In Northern Michigan, the last name Ciccone usually brings to mind a famous pop singer or a Suttons Bay winery. But in 2019, another Ciccone arrived to make his mark Up North.
Christopher Ciccone, younger brother of Madonna and son of Tony, proprietor of Ciccone Vineyards in Suttons Bay, comes to the Mitten with a diverse artistic background. He’s been a dancer for his sister, designed concert tour shows, shot music videos, written a book, and had art displayed around the world. But his passion for furniture and interior design are the cornerstones of his eclectic career, and what brought him to the Petoskey area this past year.
“Design is the one thing that I’ve kept doing since 1985, no matter what else I veer off to explore,” Ciccone says. “Working with clients crosses over the many platforms that I’ve worked in. I get to say, ‘Here’s what I can do for you. Let me help you fulfill your dream.’”
His start in the field was an untraditional one, and Ciccone admits to having “stumbled into” the profession during his 20s. He had been a painter for years, but had never tried his hand at decorating a space until he got a special request.
“It was actually Madonna who introduced me to interior design,” he explains. “She had just married Sean [Penn] and they had a two-bedroom apartment. She needed help buying some furniture, and there’s where my interest began for filling a space, designing a room, and working with a client.”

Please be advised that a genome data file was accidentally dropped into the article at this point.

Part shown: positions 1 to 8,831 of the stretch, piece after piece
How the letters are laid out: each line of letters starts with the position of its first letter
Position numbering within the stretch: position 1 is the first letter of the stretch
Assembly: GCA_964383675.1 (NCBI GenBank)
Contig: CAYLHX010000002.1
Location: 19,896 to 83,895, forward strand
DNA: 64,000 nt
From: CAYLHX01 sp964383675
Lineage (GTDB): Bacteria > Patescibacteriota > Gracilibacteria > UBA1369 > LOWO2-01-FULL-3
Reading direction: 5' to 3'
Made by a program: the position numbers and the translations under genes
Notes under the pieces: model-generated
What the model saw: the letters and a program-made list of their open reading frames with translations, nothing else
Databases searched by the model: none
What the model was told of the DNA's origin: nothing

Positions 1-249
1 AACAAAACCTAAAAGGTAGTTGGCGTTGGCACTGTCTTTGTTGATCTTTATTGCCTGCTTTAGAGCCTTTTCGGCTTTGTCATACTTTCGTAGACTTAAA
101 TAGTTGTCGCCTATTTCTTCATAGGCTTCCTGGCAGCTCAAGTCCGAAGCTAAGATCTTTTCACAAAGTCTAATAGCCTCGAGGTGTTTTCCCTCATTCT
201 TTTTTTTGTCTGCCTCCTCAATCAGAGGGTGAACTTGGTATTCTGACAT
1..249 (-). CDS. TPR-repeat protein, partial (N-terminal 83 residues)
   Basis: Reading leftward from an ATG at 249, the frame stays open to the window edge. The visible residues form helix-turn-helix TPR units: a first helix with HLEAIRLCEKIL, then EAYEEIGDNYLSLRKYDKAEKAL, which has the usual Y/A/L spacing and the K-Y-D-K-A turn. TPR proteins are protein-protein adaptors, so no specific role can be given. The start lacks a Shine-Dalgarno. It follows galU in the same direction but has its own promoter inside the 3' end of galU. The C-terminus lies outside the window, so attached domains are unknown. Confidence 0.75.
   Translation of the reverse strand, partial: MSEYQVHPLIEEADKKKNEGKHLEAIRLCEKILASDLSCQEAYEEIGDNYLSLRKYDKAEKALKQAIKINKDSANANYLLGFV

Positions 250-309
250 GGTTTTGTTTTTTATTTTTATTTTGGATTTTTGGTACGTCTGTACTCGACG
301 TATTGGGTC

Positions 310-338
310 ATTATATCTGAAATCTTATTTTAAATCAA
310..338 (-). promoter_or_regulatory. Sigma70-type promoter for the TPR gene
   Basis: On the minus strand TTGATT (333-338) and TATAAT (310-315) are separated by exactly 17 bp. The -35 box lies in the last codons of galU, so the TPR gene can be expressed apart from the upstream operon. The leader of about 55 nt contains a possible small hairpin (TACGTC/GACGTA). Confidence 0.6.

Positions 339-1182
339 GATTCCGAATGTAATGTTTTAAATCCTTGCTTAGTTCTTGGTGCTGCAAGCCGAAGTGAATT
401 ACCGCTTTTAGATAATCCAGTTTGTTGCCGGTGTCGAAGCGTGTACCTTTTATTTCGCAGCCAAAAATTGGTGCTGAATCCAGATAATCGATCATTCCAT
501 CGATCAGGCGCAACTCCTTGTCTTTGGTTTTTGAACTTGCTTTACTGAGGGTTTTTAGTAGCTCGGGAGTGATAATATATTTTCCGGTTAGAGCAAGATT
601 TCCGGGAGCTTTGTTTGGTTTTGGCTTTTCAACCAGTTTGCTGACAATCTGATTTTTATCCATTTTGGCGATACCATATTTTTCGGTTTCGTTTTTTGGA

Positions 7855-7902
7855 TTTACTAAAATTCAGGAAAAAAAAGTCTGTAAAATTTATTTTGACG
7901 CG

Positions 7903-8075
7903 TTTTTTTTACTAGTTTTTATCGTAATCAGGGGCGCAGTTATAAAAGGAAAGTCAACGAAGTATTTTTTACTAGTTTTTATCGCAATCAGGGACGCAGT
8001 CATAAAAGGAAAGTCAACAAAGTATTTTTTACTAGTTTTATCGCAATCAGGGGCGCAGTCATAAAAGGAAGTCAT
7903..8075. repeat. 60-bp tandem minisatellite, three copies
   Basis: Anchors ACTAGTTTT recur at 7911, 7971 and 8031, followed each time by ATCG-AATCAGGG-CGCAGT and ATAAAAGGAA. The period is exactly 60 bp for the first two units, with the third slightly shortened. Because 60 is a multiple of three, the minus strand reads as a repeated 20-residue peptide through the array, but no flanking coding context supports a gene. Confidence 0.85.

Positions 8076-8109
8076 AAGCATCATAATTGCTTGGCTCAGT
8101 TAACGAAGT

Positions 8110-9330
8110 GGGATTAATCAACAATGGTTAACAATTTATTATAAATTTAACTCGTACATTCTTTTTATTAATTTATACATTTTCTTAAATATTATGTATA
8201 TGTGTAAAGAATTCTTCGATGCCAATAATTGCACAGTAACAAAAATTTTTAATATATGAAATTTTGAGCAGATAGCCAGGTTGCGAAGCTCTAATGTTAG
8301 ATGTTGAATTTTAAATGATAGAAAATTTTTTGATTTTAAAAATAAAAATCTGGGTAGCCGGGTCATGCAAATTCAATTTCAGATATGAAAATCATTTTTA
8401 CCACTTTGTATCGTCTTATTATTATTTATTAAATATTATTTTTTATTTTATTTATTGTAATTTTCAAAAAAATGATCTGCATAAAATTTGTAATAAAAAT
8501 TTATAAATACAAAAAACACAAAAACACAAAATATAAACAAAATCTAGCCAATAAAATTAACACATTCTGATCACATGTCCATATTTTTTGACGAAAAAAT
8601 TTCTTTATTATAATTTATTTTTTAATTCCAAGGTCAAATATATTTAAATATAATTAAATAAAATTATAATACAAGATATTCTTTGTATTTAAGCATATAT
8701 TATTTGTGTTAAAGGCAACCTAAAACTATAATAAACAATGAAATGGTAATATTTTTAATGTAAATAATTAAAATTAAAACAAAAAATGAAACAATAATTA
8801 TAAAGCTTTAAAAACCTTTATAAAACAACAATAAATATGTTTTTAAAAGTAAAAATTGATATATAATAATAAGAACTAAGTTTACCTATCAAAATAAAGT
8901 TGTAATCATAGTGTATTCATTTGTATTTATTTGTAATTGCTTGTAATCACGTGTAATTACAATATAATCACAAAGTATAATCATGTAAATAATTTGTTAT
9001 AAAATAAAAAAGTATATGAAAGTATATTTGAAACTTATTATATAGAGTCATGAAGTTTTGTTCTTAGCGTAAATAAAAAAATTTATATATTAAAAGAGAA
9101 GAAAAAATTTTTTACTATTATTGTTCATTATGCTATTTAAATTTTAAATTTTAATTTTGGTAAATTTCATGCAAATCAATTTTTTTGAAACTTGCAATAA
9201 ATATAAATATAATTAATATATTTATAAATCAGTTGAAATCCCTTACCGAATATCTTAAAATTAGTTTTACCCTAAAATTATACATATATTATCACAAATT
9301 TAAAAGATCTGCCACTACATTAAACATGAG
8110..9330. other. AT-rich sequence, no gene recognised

Although it was his first foray into design, Ciccone says, “I knew innately what would fit in a space because I could feel scale. And I understood colors — that was one of the first lessons I learned when I began painting. What colors work together, what’s pleasant. For example, you don’t paint a kitchen green. You just don’t.”
That apartment kicked off a career that took Ciccone all over the globe. He’s gone on to design NYC restaurants, Miami luxury condos, and even furniture for sitting presidents.
Over the years, he’s called New York, Miami, Paris, London, and L.A. home, and credits travel and living abroad for fueling his creative spirit.
“You can look at pictures of Paris or Venice or Rome. It’s an entirely different experience to be standing there in front of the real thing. I learned to take the time to see things and not just look at them. All of that informed me as a designer.”
Read full article at Northern Express